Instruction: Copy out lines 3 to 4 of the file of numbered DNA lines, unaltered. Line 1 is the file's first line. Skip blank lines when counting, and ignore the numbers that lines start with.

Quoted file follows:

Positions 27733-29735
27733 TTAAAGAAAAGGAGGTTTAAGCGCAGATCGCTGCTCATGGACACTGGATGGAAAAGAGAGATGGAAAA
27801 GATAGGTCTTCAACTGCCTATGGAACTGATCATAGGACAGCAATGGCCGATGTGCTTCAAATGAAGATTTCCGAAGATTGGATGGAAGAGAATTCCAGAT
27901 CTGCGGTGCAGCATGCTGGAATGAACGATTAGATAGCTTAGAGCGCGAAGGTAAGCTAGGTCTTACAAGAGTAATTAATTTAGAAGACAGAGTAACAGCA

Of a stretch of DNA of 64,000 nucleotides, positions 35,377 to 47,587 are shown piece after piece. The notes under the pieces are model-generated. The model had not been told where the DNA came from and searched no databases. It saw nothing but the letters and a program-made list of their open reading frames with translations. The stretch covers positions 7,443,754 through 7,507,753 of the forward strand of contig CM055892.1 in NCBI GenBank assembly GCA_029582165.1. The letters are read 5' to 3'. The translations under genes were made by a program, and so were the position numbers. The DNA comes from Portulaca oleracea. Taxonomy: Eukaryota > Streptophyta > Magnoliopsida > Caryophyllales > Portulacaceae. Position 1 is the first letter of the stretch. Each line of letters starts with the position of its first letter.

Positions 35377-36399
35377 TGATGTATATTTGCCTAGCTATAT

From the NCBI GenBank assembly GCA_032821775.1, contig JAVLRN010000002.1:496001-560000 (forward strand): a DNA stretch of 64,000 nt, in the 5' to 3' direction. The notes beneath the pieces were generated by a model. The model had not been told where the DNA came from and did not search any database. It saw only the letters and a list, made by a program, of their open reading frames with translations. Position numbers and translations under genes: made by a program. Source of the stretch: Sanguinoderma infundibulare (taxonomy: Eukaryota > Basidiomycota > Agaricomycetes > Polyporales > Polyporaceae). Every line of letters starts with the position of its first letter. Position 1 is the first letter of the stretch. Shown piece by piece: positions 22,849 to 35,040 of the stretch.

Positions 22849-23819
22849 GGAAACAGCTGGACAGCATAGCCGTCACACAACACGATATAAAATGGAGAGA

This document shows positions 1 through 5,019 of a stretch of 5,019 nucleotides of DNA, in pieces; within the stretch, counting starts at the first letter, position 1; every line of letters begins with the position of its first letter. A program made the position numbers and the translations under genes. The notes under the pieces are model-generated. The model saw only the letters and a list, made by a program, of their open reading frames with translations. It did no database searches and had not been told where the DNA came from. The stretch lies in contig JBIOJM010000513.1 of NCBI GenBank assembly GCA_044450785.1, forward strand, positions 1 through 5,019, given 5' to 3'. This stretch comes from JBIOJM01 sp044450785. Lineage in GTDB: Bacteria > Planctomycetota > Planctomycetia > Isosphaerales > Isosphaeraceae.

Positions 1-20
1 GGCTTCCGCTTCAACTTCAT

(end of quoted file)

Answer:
27801 GATAGGTCTTCAACTGCCTATGGAACTGATCATAGGACAGCAATGGCCGATGTGCTTCAAATGAAGATTTCCGAAGATTGGATGGAAGAGAATTCCAGAT
27901 CTGCGGTGCAGCATGCTGGAATGAACGATTAGATAGCTTAGAGCGCGAAGGTAAGCTAGGTCTTACAAGAGTAATTAATTTAGAAGACAGAGTAACAGCA